Comment by Lorrie on November 25, 2012 at 7:32pm

I'm very curious to know what happened in this experiment. Did you succeed in growing an endless supply of mushrooms in spent coffee grounds (mocha mushrooms?)?  Did you try growing other species of gourmet mushrooms? It's tempting to try this now, at the dark, cold, snowy, end of the year. Thanks for posting!

Comment by Metqa on February 24, 2013 at 2:41pm

I wanna do this too. thanks for details. any new experiences?

Comment by Eve on March 31, 2013 at 12:32pm

Hi everyone,  i been gone a long time.  I didn't have a working computer for quite a while.  

I did quite well with the mushrooms.  I had them producing in the colder months until the house got too warm in the spring.  Then saved one of the blocks in the fridge until the next winter and had mushrooms this winter too.  I also tossed out the spent spawn into a pile of old half decomposed tree branches and used sawdust last spring and now have a spot outside that looks like they will produce some mushrooms this fall.  

It was a very interesting experiment and i learned quite a lot about mushrooms.

One penny pinching thing i did learn that i feel if should pass on to everyone.  White button, crimini and Portobello mushroom are all the same verity of mushroom.  The white button is grown in the dark and picked small. Crimini and Portobella are just different sizes that are grown outdoors in the shade so they brown up.  So don't pay 9 dollars a pound for the Portobella when you can pay 1.50 for the button mushrooms. They taste the same.

Comment by Metqa on March 31, 2013 at 6:23pm

I figured that out last week when I bought  package called "Baby Bella" and I looked over the label and saw that it was listed a crimini as the actual name.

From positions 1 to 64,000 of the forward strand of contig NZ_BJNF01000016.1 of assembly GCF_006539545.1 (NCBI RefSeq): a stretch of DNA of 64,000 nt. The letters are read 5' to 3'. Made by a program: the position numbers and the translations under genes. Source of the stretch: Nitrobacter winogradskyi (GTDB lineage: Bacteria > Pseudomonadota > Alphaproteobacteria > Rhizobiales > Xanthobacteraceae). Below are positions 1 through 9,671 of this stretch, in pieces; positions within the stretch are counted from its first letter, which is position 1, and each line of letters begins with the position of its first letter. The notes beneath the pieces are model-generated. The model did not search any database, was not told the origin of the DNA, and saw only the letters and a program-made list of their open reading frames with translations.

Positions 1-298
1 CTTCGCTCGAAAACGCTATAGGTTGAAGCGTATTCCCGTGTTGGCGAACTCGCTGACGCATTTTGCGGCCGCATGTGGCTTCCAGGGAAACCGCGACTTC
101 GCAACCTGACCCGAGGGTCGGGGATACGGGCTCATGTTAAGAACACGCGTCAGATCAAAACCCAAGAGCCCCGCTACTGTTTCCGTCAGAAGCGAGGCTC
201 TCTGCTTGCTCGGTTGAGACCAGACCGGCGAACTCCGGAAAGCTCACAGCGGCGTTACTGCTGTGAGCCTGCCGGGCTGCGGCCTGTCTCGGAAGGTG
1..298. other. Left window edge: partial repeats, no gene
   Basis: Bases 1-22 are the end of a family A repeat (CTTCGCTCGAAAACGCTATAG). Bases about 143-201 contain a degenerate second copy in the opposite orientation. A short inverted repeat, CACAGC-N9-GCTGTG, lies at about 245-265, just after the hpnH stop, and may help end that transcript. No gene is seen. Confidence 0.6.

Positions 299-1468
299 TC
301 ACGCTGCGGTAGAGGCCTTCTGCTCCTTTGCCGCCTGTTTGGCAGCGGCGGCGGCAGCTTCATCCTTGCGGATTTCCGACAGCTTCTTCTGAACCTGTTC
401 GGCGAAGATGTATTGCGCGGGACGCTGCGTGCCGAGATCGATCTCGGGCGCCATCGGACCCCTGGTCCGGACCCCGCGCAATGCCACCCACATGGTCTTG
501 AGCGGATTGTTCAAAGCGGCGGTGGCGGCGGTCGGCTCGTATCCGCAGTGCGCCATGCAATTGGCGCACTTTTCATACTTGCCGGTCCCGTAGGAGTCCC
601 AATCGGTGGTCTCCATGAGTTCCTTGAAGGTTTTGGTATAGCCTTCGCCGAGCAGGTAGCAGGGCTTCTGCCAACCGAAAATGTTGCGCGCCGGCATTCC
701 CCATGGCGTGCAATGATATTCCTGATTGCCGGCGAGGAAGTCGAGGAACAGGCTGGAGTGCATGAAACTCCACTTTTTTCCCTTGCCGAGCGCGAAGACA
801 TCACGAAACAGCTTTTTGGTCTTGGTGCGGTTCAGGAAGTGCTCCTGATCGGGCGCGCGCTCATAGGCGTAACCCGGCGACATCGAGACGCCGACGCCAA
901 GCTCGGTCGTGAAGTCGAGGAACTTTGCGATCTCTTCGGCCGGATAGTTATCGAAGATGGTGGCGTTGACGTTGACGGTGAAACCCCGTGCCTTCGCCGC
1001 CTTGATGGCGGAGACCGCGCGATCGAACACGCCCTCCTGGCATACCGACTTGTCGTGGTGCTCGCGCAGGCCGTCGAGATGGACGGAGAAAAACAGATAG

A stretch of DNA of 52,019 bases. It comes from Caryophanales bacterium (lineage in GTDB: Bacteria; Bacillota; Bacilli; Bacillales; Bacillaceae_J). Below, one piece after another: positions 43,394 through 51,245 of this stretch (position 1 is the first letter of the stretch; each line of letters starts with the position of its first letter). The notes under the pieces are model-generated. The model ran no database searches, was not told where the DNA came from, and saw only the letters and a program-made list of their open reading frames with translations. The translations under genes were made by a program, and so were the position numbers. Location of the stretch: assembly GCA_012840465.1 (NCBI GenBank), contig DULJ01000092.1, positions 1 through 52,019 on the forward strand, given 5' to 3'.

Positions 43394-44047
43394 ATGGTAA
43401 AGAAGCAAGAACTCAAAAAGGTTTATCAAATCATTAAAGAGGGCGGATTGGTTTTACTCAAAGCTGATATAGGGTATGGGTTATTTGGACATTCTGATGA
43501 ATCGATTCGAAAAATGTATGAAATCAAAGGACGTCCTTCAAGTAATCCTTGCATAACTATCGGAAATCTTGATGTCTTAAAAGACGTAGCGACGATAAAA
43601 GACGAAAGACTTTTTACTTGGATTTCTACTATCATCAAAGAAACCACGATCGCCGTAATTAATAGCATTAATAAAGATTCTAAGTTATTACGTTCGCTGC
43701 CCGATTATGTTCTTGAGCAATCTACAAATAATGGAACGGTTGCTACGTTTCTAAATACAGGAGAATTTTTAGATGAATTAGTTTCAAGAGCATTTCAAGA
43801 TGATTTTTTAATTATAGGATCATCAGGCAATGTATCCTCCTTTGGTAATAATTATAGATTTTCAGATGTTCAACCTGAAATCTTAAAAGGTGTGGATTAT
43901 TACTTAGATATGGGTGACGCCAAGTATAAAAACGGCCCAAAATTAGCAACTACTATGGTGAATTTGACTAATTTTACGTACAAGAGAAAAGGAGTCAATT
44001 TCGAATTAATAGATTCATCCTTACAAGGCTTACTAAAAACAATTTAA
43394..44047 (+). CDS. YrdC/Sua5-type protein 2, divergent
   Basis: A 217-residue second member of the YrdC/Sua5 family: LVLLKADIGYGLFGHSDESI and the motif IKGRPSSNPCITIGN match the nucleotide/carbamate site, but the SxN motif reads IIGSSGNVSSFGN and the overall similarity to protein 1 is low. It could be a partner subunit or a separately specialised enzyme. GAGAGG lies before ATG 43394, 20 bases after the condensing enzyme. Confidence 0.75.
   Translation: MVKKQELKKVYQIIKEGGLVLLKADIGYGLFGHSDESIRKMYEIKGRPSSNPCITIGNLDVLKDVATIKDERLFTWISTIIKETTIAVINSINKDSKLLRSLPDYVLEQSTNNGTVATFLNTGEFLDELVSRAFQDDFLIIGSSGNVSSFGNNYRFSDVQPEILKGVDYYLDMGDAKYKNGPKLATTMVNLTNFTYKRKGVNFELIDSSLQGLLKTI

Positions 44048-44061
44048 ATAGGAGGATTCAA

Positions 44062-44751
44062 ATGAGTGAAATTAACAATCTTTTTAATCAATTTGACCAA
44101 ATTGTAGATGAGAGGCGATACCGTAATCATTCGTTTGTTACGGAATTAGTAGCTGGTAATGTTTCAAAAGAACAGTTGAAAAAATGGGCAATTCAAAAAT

Thanks for coming back and letting us know.  I'm starting my  own mushroom grow setup. I have one set up growing in an easter bucket, another growing in a mason jar, two experiments with just coffee filters that have coffee stuck to them with bits of spawn stuck between, and a box with four alternate layers of grounds and spawn. I still have half of my commercial spawn block left. I'm trying to decide whether to chop it up and start a new box to grow more or to go ahead and soak it ( shock it) and see if I can get some mushrooms from that half while my mushroom boxes grow new mycelium.

Comment by Metqa on March 31, 2013 at 6:25pm

ETA: I think what I'll do is add some fresh coffee grounds to the commercial bag to fill in the empty space I scavenged from it and go ahead and soak it to start getting some mushrooms now.  I doubt all 3 of the new set ups I made will fail, and I might as well get some mushrooms out of it now, while I wait for them to mature. and if they do fail, then I can at least have some fresh mushrooms to spore and try again.

Comment by Eve on March 31, 2013 at 7:58pm

I tried all your methods and had good luck.  I did find that spore in alder shavings took forever to be covered with spawn.  It turned out to be the best medium to use when i wanted to save some in the fridge for the next year.